Happily, many hunting preserves and other private lands exist in Halifax and Northampton counties and cater to turkey hunters. Some preserves have “cast-and-blast” specials that include morning hunts and striped-bass fishing during afternoon hours.
(Note: Some farmers allow hunters on their land in the spring to take “depredating” turkeys they claim ruin truck crops, such as tomatoes).
Southeastern North Carolina proved a little tougher to fill with wild turkeys, but once they were released by the WRC, restocked birds quickly filled habitats along the Black, Cape Fear, Lumber, Neuse, NE Cape Fear, Pamlico and South rivers drainages.
Four of 2014’s top harvest counties — Bladen, Duplin, Onslow and Pender — were in the southeast.
Bladen County, in fact, had last spring’s third-best turkey total with 467 tagged-by-hunters birds. Duplin was No. 5 with 387, with Pender number 6 at 383 and Onslow in eighth place at 336.
The west proved to be the toughest nut to crack for restocking.
The 1 million acres of game lands (Pisgah and Nantahala National Forest in the Great Smoky Mountains) seemed perfect for wild turkeys in the early restoration days. But turkey habitat was, for the most part, marginal. Federal policy in the 1980s that ended timber cutting, even thinning, in national forests meant a high-canopy, old-growth landscape covered most of those 1 million public acres, except for a few scattered balds and adjacent privately-owned pastures.
Turkeys require new growth (that springs up at timbered lands). That requirement is especially true for poults, who survive their first few weeks by eating insects, mostly grasshoppers. Try finding a grasshopper at, for instance, Joyce Kilmer National Forest.
However, the northwestern corner of the state (Ashe, Alleghany, Surry, Wilkes) had more private land with hardwood slopes, fields and pastures. Once wild turkeys were transplanted at the northwest, their numbers exploded. Multiple flocks totaling 30 to 50 birds aren’t unusual today.
Restocked public lands in the southwestern Smokies also eventually saw turkey numbers increase. The restrictive elements today in western turkey hunting are its mountains. So western birds are now more numerous but remain tough to hunt.
Public-lands turkey hunting decisions aren’t glaringly easy when looking at harvest data because the western landscape, where most turkeys are killed at game lands, is so vast and steeply inclined.
The two national forests (Pisgah and Nantahala), covering 1/2-million acres apiece, are each much larger than any other state game land. In fact, the top eight 2014 game-lands harvest counties for turkeys were at counties inside those two national forests. But total kills are low.
Graham County, with 79 tagged birds, led 2014 game-lands harvests. Next-door Cherokee County rated second with 70 turkeys, followed by another Nantahala county, Macon, with 69. Similarly, Jackson County was fourth with 55 birds. Burke, McDowell, Madison and Buncombe in the Pisgah NF group broke the Nantahala’s string and rated 5th through 8th with 50, 43, 32 and 26 birds, respectively.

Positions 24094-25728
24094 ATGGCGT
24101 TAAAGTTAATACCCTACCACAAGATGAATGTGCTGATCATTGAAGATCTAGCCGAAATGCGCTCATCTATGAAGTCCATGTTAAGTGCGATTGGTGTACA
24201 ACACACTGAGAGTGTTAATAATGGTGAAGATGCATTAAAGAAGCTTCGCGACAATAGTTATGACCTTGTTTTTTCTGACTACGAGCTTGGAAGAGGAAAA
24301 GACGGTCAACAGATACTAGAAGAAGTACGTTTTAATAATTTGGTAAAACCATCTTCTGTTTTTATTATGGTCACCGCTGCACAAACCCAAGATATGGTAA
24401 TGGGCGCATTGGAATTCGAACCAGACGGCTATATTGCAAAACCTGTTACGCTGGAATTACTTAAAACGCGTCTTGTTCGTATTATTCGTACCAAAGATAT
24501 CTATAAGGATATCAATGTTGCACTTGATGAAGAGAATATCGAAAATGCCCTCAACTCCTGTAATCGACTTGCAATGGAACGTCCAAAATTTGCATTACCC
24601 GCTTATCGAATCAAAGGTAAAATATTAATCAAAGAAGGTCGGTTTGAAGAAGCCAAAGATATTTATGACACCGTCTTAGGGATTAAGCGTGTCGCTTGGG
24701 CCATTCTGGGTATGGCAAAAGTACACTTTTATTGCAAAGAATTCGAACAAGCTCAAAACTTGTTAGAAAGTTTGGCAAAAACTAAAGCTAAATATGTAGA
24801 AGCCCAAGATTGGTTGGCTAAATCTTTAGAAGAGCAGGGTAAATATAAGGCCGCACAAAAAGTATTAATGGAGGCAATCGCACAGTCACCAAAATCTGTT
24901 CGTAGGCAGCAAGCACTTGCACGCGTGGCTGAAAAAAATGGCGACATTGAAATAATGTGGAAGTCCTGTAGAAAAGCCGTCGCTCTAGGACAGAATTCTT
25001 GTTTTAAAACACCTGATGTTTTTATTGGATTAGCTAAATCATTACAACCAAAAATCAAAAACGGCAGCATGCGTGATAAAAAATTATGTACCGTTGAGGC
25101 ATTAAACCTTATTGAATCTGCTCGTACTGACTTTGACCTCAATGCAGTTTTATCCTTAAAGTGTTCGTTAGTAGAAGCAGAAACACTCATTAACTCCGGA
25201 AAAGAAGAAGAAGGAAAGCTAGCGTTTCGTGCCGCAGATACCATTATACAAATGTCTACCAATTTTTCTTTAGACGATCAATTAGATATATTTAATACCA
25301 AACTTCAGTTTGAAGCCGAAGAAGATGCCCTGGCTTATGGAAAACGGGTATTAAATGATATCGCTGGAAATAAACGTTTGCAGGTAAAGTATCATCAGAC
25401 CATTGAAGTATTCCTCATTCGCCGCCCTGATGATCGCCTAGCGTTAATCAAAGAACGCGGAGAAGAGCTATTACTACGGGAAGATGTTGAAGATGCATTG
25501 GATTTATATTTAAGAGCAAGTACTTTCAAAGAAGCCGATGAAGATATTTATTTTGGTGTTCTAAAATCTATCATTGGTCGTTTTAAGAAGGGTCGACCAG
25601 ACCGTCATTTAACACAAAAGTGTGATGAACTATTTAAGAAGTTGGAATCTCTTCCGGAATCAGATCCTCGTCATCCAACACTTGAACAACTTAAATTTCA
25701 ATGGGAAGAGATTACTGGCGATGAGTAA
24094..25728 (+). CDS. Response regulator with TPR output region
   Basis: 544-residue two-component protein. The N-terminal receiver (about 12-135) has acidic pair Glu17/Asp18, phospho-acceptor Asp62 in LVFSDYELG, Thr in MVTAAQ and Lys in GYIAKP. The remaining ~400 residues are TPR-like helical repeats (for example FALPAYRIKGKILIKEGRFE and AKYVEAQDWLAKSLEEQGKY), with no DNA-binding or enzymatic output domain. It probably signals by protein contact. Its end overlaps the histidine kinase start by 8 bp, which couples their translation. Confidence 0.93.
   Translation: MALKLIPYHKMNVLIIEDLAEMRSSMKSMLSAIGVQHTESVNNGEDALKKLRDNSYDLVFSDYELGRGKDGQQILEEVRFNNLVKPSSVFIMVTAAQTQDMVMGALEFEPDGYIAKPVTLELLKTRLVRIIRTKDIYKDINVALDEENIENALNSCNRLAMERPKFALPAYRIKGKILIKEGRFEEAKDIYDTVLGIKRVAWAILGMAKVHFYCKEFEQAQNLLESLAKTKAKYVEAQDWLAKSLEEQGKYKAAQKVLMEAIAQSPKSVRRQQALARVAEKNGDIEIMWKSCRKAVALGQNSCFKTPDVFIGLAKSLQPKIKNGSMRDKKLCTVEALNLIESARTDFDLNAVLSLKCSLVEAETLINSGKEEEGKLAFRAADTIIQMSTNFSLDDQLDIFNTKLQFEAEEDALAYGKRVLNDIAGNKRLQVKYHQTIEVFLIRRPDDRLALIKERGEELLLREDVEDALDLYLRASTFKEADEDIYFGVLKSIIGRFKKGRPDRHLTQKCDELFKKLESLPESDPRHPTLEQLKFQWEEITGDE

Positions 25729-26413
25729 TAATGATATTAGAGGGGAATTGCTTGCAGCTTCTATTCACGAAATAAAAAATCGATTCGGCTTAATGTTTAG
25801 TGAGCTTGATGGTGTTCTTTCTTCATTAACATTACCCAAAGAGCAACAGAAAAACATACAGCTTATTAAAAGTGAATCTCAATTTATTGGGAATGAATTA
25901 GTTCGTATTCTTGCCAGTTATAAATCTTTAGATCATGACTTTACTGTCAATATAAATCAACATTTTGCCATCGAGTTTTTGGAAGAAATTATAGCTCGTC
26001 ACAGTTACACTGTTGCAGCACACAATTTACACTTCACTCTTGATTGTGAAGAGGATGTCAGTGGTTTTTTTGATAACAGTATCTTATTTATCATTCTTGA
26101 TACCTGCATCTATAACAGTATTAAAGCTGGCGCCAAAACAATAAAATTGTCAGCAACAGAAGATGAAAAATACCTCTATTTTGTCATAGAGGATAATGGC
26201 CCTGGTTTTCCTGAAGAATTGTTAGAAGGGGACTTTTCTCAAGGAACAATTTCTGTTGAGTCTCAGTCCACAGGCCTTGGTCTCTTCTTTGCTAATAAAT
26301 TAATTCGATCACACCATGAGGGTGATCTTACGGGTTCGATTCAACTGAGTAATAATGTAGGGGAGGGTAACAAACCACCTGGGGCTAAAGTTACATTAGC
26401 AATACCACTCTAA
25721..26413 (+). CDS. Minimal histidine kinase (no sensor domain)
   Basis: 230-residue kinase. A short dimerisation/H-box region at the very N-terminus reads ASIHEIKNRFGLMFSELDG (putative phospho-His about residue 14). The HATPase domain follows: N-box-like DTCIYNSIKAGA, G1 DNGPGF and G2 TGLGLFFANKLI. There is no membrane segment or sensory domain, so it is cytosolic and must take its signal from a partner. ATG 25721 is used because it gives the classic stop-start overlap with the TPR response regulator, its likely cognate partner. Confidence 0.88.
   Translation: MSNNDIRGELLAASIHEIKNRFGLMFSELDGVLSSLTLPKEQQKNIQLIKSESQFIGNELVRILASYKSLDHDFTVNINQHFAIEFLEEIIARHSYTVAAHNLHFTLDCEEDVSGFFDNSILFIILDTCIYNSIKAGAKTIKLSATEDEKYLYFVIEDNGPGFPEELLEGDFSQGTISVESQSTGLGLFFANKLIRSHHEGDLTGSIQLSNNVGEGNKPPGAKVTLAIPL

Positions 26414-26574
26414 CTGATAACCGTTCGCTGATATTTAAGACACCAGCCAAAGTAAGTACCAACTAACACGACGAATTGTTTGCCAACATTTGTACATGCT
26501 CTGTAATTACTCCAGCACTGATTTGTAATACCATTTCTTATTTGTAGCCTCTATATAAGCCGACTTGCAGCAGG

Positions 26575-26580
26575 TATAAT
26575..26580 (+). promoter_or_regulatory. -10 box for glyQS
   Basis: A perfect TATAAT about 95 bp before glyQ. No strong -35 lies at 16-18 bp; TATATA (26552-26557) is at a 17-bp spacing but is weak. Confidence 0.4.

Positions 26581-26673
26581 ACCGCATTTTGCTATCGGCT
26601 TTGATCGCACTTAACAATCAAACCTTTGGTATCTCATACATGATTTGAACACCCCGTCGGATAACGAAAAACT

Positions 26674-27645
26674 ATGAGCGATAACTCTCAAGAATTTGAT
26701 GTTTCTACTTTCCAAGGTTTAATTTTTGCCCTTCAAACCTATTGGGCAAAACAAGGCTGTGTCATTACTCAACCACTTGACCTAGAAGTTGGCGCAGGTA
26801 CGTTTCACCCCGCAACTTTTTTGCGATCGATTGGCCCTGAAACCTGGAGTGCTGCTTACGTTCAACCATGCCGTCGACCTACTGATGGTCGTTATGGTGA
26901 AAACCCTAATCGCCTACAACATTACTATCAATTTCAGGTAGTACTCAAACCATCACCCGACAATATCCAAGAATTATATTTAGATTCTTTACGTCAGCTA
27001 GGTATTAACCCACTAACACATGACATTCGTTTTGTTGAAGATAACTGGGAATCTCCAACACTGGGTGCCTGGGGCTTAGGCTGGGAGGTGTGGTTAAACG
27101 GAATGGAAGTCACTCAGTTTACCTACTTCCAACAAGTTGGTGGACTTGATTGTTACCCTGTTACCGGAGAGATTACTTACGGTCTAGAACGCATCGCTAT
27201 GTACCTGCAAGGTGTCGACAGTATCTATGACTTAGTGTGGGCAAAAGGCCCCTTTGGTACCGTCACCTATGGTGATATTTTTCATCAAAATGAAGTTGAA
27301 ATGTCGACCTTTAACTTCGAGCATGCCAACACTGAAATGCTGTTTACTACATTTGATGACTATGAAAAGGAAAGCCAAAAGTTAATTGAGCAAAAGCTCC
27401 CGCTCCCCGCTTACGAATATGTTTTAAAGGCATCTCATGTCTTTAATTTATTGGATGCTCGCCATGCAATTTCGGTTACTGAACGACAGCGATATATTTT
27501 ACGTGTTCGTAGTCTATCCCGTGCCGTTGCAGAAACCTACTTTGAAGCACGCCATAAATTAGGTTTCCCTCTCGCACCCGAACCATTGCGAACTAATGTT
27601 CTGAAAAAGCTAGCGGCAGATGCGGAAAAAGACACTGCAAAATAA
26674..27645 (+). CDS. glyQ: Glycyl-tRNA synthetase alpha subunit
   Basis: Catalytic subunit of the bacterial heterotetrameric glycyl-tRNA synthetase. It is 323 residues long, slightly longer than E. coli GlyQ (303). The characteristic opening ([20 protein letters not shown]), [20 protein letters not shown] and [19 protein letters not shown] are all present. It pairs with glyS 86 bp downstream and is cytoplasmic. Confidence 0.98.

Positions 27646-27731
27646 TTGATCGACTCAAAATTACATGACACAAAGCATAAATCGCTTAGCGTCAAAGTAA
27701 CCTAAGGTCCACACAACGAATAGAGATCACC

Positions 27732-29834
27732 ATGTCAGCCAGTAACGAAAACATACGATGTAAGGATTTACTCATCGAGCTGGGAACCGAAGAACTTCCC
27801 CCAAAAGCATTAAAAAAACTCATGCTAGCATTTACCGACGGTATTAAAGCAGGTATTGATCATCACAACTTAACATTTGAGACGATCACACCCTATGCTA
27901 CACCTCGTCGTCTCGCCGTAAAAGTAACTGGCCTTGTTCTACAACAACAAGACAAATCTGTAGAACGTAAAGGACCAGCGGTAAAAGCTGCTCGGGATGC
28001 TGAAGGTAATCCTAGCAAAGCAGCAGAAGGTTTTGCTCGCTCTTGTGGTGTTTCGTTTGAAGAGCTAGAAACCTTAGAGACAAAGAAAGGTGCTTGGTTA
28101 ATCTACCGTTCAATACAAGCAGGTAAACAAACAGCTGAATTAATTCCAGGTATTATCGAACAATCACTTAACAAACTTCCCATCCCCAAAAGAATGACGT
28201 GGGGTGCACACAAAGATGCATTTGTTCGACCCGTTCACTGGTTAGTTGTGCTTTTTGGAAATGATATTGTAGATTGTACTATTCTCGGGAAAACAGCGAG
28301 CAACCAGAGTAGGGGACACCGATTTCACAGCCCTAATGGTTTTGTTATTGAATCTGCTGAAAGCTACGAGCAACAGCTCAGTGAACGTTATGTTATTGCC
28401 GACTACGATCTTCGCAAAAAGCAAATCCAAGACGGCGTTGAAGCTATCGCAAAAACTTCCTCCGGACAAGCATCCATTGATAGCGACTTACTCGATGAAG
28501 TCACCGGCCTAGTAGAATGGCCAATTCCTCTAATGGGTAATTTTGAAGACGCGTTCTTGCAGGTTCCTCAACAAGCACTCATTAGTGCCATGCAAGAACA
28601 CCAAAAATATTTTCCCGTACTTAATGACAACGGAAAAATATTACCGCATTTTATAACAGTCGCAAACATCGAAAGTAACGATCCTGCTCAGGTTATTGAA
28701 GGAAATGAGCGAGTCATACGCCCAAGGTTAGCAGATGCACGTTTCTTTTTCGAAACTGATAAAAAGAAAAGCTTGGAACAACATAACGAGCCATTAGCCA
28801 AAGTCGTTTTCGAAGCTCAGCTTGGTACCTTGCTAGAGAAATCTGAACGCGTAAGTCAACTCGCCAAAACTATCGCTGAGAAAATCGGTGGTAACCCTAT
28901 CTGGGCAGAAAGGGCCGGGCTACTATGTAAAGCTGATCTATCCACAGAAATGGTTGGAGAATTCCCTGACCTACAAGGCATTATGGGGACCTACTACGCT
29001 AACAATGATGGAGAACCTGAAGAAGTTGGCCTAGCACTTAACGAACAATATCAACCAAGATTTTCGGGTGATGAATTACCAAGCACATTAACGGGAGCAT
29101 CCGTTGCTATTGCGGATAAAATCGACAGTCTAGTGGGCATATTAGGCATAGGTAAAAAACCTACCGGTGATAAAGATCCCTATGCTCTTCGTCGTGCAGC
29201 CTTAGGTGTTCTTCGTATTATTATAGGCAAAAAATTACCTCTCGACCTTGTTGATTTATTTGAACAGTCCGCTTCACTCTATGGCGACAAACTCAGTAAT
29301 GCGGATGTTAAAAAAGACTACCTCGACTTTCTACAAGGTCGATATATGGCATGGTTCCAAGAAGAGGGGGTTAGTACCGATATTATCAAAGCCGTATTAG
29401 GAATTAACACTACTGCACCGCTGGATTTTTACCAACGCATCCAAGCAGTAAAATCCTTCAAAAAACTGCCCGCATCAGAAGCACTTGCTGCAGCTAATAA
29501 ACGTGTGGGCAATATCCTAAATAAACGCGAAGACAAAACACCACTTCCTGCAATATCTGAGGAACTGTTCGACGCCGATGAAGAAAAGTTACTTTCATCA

But the total number of birds taken in the top-10 western counties with gamelands is 417 birds — 151 fewer turkeys than were taken in the one county — Halifax — that led the sate in turkeys tagged.
Two game lands outside the Pisgah-Nantahala umbrella — Bladen Lakes State Forest and Uwharrie National Forest — cracked the top 10 for 2014 turkey kills. But hunters only bagged 25 and 23 birds, respectively, at those spots (Uwharrie is in the piedmont and Bladen Lakes in the east).
Although overall, public lands provided only 6 percent (1,006 birds) of 2014’s total harvest, specific spots may hold enough turkeys to deserve interest.
For instance, anyone who gains hunting permission at property adjoining the Asheville Watershed (22,000 acres surrounding the city of Asheville) may find a good situation. The wildlife-sanctuary watershed doesn’t allow hunting, but turkeys often wander onto and off that property (and the northeastern corner joins a section of Pisgah National Forest where hunting is allowed).
In the piedmont, Triangle-area hunters know big flocks of turkeys live near and are inside the Butner-Falls of the Neuse, Jordan Lake and Caswell game lands.
Tactical Tip: Outwaiting Gobblers
Enticing a Tar Heel wild turkey gobbler to come to a hidden hunter’s calls often is a matter of patience — which a lot of hunters don’t have.
“It’s easy to (1) get too close to a gobbler when he’s calling from a tree and (2) call too much when he’s sounding off on a roost early in the morning,” said Barry Joyce, a retired WRC enforcement officer who now owns and operates Hyco Lake Marina & Outfitters in Person County.
Joyce, who hunts turkeys primarily with a bow and arrow, understands the importance of getting a wild bird within shooting range.
“Sound does funny things in the morning,” he said. “You’ll think a gobbler is a lot farther away than he really is, and you can (get too close and) bump him (off the roost), and there goes your hunt. But the thing is you know he’s up there because you’ve heard him gobble. So don’t bump him or rush him.”
Joyce said he’ll choose an ambush spot and wait for the gobbler to fly down from his perch, and then he will call to him.
“If I want to speed up things, sometimes I’ll do a hen fly-down cackle and beat my cap against my pants leg (to mimic) a hen’s wings when she flies down (from her roost),” he said.
“A lot of times gobblers will come in silent. So don’t worry if he doesn’t gobble a lot after he’s on the ground.”